AUGUSTA — Cathy Newell told a panel of state lawmakers charged with redrawing the lines for Maine's U.S. House seats that Oxford County residents strongly identify with the 2nd Congressional District.
The Greenwood resident is a member of a congressional redistricting commission, which met Monday at the State House in an effort to carve out new boundaries for Maine's two congressional districts based on the latest census population data.
The Democrat opposes a Republican plan to transplant residents in Oxford and Androscoggin counties, as well as in 10 communities in Franklin County from the 2nd District to the 1st.
Democrats and Republicans drew their first lines in the sand at Monday's meeting, but those lines likely will be redrawn leading up to next month's scheduled special session vote by the full Legislature. The two parties' respective caucuses are hoping to come to consensus on a plan by Friday in preparation for a public hearing Tuesday.
Newell, who also serves as chairwoman of the Oxford County Democrats, made a pitch for keeping Oxford County in the 2nd District where, she argued, the communities have similar cultural and socioeconomic interests.
"I think we have a tremendous interest in the 2nd District" economically, including the northern forest and the tourism and ski industries, she said.
A high percentage of veterans and seniors as well as the federal agencies and congressional staffs that serve those populations can be found in the 2nd District, she said. The blue collar jobs found in rural Maine and in mill town communities such as Lewiston and Rumford forge a connection that also has strong ties in the tri-county region of the 2nd District, she said.
Newell said she plans to poll the local chambers of commerce as well as local hospitals and other entities on the competing parties' proposals.
Moreover, Newell said it was "extremely important" to keep not only Oxford County, but Androscoggin and Franklin counties also in the same district.
"There is a huge community of interest" in the central and western communities of the tri-county region, she said.
The bipartisan commission must find a way to balance the populations of the two congressional districts, which fell out of balance between the 2000 census and the one recorded in 2010, when the 1st District swelled to 668,515, compared to the 2nd, which only expanded to 659,846, a difference of 8,669 residents. The redistricting effort is aimed at equalizing the populations of both districts. A federal court case stresses the need to have new districts in place before the general elections in November 2012.
In the Democrats' plan, the town of Vassalboro in Kennebec County would move from the 1st District to the 2nd, a shift of 4,340 residents. Under that scenario, the two districts would continue to have unequal populations, a difference of 11 residents. Kennebec County has had a divided district since 1993.
Democrats argue their plan maintains compact and contiguous communities and displaces from their current districts as few residents as possible.
Republicans say their plan comes closest to dividing the two districts evenly, with the population of the 1st District outnumbering its counterpart by only one resident.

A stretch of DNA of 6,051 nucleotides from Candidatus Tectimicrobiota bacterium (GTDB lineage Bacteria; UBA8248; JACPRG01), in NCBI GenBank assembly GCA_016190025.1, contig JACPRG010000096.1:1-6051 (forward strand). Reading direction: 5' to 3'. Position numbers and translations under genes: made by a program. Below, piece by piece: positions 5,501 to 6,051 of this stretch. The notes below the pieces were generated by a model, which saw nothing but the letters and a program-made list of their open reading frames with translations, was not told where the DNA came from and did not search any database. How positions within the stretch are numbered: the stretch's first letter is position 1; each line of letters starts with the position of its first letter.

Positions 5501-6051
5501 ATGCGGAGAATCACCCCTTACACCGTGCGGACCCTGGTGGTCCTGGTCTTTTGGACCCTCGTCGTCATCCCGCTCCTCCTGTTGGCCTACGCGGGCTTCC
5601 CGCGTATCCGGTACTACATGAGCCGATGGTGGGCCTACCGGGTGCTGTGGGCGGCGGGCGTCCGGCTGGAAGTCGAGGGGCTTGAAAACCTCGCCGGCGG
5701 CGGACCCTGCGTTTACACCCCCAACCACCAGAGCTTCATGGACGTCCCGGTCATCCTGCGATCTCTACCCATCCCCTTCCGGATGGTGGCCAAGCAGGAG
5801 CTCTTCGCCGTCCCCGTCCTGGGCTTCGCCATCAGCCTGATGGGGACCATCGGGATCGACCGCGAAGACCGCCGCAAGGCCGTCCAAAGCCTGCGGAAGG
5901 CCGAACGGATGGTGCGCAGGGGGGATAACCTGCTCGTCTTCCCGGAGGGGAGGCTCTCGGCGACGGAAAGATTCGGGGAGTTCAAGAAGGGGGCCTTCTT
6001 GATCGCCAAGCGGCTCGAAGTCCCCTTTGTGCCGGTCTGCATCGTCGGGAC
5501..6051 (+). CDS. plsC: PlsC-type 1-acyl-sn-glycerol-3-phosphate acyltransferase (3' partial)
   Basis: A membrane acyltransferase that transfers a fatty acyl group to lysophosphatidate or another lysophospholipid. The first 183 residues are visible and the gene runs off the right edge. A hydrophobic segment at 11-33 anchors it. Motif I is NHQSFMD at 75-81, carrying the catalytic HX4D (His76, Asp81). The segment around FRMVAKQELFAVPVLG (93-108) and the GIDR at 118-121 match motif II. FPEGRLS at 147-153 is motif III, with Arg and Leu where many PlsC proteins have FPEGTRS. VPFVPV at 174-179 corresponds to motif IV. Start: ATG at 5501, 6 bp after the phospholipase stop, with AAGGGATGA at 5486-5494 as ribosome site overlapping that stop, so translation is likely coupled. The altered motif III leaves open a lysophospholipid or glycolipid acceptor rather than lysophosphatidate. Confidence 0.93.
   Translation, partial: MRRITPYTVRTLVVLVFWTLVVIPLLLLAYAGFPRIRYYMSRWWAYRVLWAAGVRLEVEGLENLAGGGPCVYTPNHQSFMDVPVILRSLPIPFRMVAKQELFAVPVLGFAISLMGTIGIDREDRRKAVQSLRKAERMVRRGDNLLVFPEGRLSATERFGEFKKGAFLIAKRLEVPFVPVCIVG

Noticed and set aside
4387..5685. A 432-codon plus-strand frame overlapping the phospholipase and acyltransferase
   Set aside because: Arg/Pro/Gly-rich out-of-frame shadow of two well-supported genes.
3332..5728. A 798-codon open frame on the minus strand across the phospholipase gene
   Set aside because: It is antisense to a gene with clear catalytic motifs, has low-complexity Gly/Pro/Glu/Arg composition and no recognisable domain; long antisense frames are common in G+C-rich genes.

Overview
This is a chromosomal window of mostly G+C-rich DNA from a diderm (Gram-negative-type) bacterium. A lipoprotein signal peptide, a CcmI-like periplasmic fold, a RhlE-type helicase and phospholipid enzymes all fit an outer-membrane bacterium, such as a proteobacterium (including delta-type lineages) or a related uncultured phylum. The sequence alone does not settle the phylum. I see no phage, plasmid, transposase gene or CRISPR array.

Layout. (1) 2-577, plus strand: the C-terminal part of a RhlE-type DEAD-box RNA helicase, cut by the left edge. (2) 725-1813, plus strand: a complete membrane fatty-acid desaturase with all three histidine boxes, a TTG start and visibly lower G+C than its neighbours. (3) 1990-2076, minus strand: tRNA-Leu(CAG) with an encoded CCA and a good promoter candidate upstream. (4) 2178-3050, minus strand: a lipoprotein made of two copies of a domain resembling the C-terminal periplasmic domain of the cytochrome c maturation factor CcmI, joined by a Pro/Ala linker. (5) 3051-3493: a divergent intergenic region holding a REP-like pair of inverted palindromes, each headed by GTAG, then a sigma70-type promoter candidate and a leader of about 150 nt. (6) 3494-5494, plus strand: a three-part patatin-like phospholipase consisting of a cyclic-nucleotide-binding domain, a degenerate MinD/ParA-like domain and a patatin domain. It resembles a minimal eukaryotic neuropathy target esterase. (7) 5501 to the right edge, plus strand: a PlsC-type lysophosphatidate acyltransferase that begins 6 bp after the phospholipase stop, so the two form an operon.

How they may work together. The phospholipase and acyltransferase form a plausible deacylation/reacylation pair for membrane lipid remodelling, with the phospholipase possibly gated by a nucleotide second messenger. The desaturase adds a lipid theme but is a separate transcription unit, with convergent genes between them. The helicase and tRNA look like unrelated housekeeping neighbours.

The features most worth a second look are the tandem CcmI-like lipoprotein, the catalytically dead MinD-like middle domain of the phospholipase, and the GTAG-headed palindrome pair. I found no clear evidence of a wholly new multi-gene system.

"There's a very clear set of standards in federal and state law that should dictate how the new districts should be drawn," Sen. Seth Goodall, D-Richmond, said.
"We have a hard time understanding how the Republican plan addresses all of the criteria in law," said Goodall, a lawyer, after the meeting had adjourned. During the meeting, Goodall questioned whether Republicans were negotiating in good faith when their plan shifted so many voters from one district to another, including redistricting U.S. Rep. Chellie Pingree, D-Maine, a resident of North Haven, out of her congressional district.
Rep. Kenneth Fredette, R-Newport, took umbrage at Goodall's comment, saying it was offensive and inappropriate.
The exchange, like the competing maps, points up deep political divisions between the two parties.
When asked after the meeting if the GOP's new map could have been designed to help its 2nd District primary nominee win the general election next year by taking the traditional Democratic Twin Cities stronghold of Lewiston and Auburn out of the picture, Goodall said it might give that impression.
"It could definitely lead you to believe that this change in the districts is to strengthen opportunities for congressional Republican opportunities in the 2nd Congressional District," he said.
Sen. Debra Plowman, R-Hampden, said Republicans didn't consider where the two incumbent members of Congress lived when they drew the lines because the redistricting process is supposed to be blind to political considerations. In fact, residency in a district isn't required to represent that district, she said during Monday's meeting.
“The Republican proposal does, indeed, look different than the existing, outdated map," she later said in a written release. "But the intent of the law is not to minimize displacement or protect congressional incumbents. It is to ensure all Maine residents have an equal vote,” she said.
The GOP map shows tighter, more compact districts than the Democrat's boundaries that appear more jagged, she said.
Josh Tardy, an attorney from Newport who served recently as a Republican leader in the Legislature, said fellow members of the commission should keep an open mind about redrawing district lines in an effort to balance the two districts' populations as much as possible and not be tied to conventional thinking about "traditional" districts.
Despite the sharp contrast between the two plans unveiled Monday, independent commission member Mike Friedman, a Bangor attorney, was optimistic about a compromise plan: "This is not an impossible task."